Inside the President's Climate Toolbox, Part 2

US President Barack Obama speaks during a ceremony in the East Room of the White House on February 1, 2013 to award twelve re
US President Barack Obama speaks during a ceremony in the East Room of the White House on February 1, 2013 to award twelve researchers the National Medal of Science and eleven inventors the National Medal of Technology and Innovation, the highest honors bestowed by the US upon scientists, engineers, and inventors. AFP PHOTO/Jewel Samad (Photo credit should read JEWEL SAMAD/AFP/Getty Images)

As President Obama decides how to tackle the growing threat of climate disruption, he might look to precedents set by the two Roosevelts when they occupied the White House during the last century.

Theodore Roosevelt, who served as president from 1901 to 1909, subscribed to the "stewardship theory" of executive power. As legal scholars describe it, he believed he was "a steward of the American people and it was his responsibility to improve their situation."

Roosevelt explained his obligation this way:

My belief was that it was not only (the president's) right but his duty to do anything that the needs of the Nation demanded unless such action was forbidden by the Constitution or its laws. ... In other words, I acted for the common well being of all our people whenever and in whatever measure was necessary, unless prevented by a direct constitutional or legislative prohibition.

Twenty years later, President Franklin Delano Roosevelt resolved to attack the Great Depression as though it was the invasion of a foreign enemy. FDR made full use of the authorities delegated by Congress and pushed for more. He sometimes acted first and asked for permission later. Because he enjoyed popular support, Congress often complied. However, Roosevelt also said this in an address to Congress: "In the event that Congress should fail to act, and act adequately, I shall accept the responsibility and I will act.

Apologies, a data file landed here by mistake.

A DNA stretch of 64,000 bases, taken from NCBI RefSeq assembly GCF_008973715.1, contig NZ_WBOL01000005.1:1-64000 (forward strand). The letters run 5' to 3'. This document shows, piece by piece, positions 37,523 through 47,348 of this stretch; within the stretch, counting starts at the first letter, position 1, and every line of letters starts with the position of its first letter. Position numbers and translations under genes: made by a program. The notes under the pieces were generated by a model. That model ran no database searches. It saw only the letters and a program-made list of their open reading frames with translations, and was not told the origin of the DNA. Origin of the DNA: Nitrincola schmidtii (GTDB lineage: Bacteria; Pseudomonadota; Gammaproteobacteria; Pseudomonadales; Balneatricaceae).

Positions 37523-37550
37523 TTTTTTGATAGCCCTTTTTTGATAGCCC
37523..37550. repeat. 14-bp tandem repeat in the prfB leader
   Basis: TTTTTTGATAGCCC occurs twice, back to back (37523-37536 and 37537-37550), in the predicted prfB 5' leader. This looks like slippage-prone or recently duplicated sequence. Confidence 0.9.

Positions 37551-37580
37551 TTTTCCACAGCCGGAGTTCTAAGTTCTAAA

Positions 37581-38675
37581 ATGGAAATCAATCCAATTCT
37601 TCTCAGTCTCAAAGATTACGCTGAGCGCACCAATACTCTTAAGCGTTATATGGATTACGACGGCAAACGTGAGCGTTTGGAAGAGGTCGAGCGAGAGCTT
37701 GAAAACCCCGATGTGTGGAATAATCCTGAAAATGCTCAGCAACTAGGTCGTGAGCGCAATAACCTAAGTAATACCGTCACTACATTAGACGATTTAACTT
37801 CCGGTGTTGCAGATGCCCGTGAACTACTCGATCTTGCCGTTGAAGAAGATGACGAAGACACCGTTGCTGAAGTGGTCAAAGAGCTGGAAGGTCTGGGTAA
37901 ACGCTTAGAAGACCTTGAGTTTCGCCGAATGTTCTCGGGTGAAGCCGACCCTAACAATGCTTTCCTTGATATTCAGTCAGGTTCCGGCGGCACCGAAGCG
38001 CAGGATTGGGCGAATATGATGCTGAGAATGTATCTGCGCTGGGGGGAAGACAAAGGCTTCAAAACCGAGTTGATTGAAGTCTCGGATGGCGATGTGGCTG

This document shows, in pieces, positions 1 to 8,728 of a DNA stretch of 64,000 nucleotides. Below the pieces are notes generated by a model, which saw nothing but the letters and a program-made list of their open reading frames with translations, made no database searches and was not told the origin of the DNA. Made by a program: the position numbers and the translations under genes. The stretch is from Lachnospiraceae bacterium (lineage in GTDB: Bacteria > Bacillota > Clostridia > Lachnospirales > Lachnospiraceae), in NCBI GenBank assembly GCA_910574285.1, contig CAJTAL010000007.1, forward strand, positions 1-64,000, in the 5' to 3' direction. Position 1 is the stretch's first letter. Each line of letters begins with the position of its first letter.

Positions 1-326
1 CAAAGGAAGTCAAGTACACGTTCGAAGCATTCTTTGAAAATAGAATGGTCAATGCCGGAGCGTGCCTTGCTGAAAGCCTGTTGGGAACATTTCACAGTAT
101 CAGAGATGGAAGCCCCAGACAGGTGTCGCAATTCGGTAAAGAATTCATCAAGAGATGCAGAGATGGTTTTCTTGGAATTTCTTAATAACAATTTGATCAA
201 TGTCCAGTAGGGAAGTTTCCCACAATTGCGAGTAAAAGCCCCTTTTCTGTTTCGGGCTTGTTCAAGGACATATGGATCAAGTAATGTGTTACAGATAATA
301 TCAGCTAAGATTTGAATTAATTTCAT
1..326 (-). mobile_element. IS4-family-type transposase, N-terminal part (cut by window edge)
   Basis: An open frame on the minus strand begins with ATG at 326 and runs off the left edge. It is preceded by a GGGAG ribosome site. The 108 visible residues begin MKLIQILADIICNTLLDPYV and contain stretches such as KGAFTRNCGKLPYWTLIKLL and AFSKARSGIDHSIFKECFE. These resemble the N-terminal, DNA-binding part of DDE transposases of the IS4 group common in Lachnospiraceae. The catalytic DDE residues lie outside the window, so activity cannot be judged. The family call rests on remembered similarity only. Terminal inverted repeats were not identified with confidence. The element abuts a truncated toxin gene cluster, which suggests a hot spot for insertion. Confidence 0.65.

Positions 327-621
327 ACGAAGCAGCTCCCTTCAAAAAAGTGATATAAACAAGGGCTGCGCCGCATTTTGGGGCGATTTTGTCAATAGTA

In taking the oath of office, each president promises to defend the Constitution. Under Article II, Section 3, the Constitution requires the president to "take care that the laws be faithfully executed." Theodore Roosevelt interpreted this to mean the president should enforce the nation's laws in general rather than only implementing specific directives from Congress. What are those laws today?

There are at least 112 relevant statutes in which past Congresses have delegated powers to the Executive Branch related to energy or the environment, including 96 that specifically address global warming, climate change or greenhouse gas emissions. The delegations appear in laws dealing with agriculture, commerce, education, foreign relations, public health and transportation, among other topics. Other statutes -- for example, the Clean Air Act -- contain requirements and authorities for the Executive Branch to deal with climate change without mentioning it.

For example:

  • Congress has declared that "weather and climate change affect food production, energy use, land use, water resources and other factors vital to national security and human welfare," that "ongoing pollution and deforestation may be contributing now to an irreversible process (and) necessary actions must be identified and implement in time to protect the climate."